The 1820s held unprecedented development for the village known as Greenville, beginning with Vardry McBee’s deeding of 30 acres for the building of a respectable school, the Male and Female Academies (now the site of Heritage Green). This not only served existing locals but became a lure for visiting Lowcountry summer residents as well as attracting notable people like South Carolina Rep. Charles D’Oyley to teach and a young Benjamin Perry (future governor) for schooling.
In the center of town, Court Square received building upgrades that would last for a century. America’s first trained architect, Robert Mills, designed a new grand Palladian courthouse on the east side of Court Square. A year later, Col. William Toney from Charleston, South Carolina, opened the three-story brick Mansion House hotel on the northwest corner. Dr. John Crittenden’s two-story wooden Greenville Hotel graced the northeast corner, and a few blocks away was Rowland’s hotel and the Kentucky & Tennessee Inn.
Rev. Rodolphus Dickenson helped organize the first formal church organization with St. James Mission of the Episcopal Church, followed soon by a Baptist congregation — both of whom built small brick churches in mid-decade. The establishment of the first local newspaper, The Greenville Republican, reflected the growing educated and politically minded townspeople.
New amenities continued to enhance life and attract people. A new state road built through the county was supervised by Joel Poinsett (who also settled into a summer home off White Horse Road). Visiting artists offered portrait commissions while also giving us our first documented views of the town. The formation of a Ladies Literary Society, a Bible Society, a Franklin Polemic Society, a Jockey Club, a Farmer’s Society and an Agricultural Society brought like-minded people together. Another McBee grist mill was built along the upper falls next to his smaller brick one.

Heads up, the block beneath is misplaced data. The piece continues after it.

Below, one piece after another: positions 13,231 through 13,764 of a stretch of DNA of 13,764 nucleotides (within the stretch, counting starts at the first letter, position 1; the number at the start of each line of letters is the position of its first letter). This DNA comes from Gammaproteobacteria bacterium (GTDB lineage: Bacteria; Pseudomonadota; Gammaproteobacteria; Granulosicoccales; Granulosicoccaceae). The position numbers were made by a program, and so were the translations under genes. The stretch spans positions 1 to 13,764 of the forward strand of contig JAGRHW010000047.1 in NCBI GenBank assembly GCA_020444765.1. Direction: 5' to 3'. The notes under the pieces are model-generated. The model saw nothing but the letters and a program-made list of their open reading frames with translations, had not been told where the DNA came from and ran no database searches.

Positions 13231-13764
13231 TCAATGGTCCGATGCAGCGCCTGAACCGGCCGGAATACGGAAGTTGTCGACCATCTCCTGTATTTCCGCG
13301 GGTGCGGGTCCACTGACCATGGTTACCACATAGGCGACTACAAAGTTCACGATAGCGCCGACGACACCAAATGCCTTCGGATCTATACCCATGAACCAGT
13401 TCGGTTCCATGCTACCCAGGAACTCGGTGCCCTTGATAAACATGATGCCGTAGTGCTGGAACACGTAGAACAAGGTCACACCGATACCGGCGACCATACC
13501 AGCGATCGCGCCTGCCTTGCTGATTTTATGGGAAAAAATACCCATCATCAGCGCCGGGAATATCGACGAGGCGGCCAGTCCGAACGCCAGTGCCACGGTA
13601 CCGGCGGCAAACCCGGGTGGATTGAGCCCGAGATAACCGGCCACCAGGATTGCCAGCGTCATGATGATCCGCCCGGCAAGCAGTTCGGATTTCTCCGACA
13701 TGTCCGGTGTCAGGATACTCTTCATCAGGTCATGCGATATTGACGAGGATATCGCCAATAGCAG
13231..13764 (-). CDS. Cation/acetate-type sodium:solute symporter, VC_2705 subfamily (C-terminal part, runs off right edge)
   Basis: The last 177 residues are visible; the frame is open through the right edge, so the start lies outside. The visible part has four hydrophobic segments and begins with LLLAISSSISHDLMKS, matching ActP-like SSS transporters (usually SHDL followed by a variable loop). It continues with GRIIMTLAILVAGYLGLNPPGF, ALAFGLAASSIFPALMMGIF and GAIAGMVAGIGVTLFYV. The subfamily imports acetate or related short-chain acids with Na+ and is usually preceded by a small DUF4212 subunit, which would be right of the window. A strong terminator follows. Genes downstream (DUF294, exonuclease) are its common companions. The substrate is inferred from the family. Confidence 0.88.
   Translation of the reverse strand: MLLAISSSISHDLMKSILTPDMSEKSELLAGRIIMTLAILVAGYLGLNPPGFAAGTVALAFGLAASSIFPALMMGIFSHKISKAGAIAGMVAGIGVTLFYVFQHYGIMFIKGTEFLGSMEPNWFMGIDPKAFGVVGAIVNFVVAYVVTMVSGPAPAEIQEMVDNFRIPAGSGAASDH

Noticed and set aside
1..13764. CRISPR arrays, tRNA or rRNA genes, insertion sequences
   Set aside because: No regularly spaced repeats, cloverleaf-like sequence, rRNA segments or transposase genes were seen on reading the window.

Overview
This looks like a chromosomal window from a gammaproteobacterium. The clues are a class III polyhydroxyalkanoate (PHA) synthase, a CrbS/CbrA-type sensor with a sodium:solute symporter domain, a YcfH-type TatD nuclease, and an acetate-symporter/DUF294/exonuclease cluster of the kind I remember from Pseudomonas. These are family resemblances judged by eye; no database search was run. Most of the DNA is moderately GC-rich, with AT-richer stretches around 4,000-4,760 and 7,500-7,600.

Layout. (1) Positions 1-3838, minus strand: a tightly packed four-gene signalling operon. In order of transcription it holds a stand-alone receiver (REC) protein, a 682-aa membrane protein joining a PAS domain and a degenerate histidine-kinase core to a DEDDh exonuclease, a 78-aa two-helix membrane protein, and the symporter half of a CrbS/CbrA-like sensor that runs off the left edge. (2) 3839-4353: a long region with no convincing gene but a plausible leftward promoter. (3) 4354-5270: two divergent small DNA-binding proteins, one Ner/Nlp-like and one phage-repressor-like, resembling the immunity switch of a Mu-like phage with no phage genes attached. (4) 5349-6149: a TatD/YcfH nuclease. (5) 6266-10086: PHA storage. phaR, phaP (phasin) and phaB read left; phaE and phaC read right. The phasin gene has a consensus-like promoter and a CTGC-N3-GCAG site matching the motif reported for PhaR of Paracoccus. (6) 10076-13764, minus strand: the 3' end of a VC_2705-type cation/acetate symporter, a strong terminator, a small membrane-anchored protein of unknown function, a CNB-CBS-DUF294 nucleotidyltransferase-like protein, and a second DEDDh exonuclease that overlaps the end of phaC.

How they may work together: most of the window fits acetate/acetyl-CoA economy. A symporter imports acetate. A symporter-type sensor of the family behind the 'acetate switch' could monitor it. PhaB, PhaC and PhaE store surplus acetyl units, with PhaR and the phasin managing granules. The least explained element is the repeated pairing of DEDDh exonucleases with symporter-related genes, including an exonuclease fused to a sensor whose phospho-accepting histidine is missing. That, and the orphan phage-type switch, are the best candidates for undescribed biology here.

Additional shops began to flesh out the town’s blocks, including a tannery, a tin maker, a watch and jewelry shop, an apothecary, a hat shop, a shoe store, several taverns, a subscription library and a tailor. Near the falls a new bathhouse offered convenient body hygiene, annual horse race and circus events were anticipated all year long, and balls and dances were held in places like Goodlett’s Hall, the Mansion House and the Court House.
John M. Nolan is owner of Greenville History Tours (greenvillehistorytours.com) and author of “A Guide to Historic Greenville, SC” and “Lost Restaurants of Greenville, SC.”